November 26, 2020

DealBook: Exelon Nears Takeover of Constellation Energy

8:12 p.m. | Updated

The energy utility company Exelon is near a deal to buy the Constellation Energy Group for about $7.7 billion in stock, people briefed on the matter said Wednesday.

A deal between the two would be the latest in a recent wave of consolidation within the energy industry, especially among utility companies.

Under the terms of the proposed takeover, Exelon would issue 0.93 of a new share for each Constellation share. At Wednesday’s closing prices, that would be worth about $38.59 a share.

That is a roughly 17 percent premium to Tuesday’s closing price, the last day before rumors of a potential deal pushed Constellation’s stock higher.

The merger could be announced as soon as Thursday morning, the people briefed on the matter said, cautioning that talks had not yet concluded and might still collapse.

An Exelon spokesman, Paul Elsberg, said: “Exelon continually evaluates all opportunities to add value for our shareholders, including M. A. However, we don’t comment on rumors about specific M. A. activity.” A representative of Constellation was not immediately available for comment.

Shares of Constellation rose 4 percent, to $34.40, on Wednesday amid reports of a potential sale. Platts, an energy information company, first reported the possible deal. Exelon shares rose slightly on Wednesday, to $41.49, giving the company a market value of $27.5 billion.

Utilities have sought to combine with each other to gain more customers, in part to fight falling prices. One of the largest deals announced so far this year is the $13.7 billion all-stock merger of Duke Energy and Progress Energy.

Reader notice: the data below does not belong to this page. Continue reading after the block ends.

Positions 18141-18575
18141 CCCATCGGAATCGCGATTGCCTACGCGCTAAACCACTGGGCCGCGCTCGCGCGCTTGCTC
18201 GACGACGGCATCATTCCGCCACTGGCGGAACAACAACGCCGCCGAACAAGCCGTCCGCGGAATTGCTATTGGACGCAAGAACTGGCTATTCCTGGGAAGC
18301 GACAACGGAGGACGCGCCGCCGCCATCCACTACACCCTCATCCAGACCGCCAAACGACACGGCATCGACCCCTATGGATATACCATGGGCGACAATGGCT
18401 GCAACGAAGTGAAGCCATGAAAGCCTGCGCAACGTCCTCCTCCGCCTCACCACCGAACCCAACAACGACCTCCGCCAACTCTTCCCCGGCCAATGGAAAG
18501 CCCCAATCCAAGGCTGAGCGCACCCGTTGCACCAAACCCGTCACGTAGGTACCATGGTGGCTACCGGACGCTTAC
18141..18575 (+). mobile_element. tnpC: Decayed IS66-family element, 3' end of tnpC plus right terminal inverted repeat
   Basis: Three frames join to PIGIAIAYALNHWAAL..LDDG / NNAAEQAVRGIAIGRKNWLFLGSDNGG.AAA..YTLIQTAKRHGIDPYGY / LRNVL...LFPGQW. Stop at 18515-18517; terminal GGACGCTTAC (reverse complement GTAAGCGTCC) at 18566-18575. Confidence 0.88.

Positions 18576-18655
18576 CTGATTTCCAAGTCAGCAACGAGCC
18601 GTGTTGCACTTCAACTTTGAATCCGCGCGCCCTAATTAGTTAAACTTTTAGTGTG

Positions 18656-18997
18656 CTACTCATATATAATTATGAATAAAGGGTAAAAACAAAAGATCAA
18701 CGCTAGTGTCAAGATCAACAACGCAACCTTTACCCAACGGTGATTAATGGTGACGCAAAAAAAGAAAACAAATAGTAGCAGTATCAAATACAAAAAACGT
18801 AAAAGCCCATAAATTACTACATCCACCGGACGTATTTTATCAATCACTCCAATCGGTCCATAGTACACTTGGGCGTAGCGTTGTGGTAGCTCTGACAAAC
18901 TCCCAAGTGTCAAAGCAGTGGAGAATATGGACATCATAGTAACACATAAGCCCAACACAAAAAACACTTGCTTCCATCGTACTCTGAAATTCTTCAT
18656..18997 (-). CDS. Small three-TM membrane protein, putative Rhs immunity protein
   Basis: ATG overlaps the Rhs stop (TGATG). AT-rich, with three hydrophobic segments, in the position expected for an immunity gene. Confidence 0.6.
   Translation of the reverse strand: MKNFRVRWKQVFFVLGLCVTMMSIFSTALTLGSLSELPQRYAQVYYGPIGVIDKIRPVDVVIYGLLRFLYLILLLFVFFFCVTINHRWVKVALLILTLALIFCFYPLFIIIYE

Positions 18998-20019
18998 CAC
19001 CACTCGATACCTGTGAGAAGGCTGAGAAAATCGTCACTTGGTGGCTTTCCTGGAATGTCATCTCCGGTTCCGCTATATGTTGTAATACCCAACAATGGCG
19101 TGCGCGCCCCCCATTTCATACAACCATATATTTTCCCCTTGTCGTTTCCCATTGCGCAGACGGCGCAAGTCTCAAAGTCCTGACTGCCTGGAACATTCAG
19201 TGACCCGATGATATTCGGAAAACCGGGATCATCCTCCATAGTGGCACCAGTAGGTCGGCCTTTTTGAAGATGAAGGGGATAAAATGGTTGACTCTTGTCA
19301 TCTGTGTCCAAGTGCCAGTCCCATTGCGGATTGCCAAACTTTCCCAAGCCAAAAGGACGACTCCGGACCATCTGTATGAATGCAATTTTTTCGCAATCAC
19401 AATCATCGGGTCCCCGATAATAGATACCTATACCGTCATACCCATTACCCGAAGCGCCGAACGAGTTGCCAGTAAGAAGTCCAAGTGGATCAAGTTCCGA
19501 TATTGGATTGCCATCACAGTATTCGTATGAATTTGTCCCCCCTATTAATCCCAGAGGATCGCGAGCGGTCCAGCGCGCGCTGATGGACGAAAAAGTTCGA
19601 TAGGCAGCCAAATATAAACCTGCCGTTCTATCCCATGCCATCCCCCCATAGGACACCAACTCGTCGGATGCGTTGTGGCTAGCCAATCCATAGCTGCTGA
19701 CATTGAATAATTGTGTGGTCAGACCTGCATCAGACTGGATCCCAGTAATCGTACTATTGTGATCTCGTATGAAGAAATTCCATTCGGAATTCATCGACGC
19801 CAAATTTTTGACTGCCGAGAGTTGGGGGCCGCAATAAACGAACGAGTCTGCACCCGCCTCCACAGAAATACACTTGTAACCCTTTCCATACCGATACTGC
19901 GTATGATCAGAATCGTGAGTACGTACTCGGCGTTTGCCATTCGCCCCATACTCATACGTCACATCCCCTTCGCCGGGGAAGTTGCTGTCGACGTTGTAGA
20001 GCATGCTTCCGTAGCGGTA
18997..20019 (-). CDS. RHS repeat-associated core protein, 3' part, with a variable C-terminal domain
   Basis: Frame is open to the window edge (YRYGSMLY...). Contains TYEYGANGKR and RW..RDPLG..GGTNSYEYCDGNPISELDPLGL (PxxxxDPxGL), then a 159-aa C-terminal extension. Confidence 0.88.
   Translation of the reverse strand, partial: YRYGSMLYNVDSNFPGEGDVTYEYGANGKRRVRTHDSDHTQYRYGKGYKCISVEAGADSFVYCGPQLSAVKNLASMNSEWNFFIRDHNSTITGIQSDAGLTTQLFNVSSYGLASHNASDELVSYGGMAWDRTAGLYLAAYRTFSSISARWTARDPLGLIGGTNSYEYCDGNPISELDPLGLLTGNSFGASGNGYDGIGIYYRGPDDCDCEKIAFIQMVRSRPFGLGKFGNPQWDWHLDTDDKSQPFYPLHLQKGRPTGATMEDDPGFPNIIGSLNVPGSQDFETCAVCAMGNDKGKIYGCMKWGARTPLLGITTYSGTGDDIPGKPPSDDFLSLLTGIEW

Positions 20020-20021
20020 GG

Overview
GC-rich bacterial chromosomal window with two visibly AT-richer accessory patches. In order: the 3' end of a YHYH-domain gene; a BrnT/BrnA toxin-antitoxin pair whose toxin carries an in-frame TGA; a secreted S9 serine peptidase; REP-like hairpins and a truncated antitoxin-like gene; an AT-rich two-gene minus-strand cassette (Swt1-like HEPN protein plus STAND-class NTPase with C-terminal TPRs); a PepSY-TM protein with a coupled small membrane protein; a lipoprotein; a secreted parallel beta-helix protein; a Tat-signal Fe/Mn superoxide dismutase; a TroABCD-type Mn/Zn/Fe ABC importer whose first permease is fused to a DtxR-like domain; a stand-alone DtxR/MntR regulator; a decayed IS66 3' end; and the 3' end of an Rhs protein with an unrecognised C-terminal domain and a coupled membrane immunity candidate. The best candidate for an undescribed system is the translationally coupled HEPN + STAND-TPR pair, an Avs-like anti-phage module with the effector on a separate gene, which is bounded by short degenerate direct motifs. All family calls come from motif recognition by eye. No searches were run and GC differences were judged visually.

Constellation, based in Baltimore, has tried to sell itself before. Two years ago, it agreed to sell itself to Berkshire Hathaway’s MidAmerican Energy Holdings for $4.7 billion — only to cancel that deal in favor of selling nuclear assets to Électricité de France for $4.5 billion.

Constellation, based in Baltimore, has tried to sell itself before. Two years ago, it agreed to sell itself to Berkshire Hathaway’s MidAmerican Energy Holdings for $4.7 billion — only to cancel that deal in favor of selling nuclear assets to Electricité de France for $4.5 billion.

Exelon has also stumbled in previous deal-making attempts as well. It pursued a $7.5 billion hostile bid for NRG Energy beginning in 2008, only to drop its offer after failing to win over the target’s shareholders.


This post has been revised to reflect the following correction:

Correction: April 27, 2011

An earlier version of this article incorrectly stated the premium in the reported takeover offer as 18 percent.

Article source: http://feeds.nytimes.com/click.phdo?i=46e40dc9dc3b8ac50ab07c3eabdb728a

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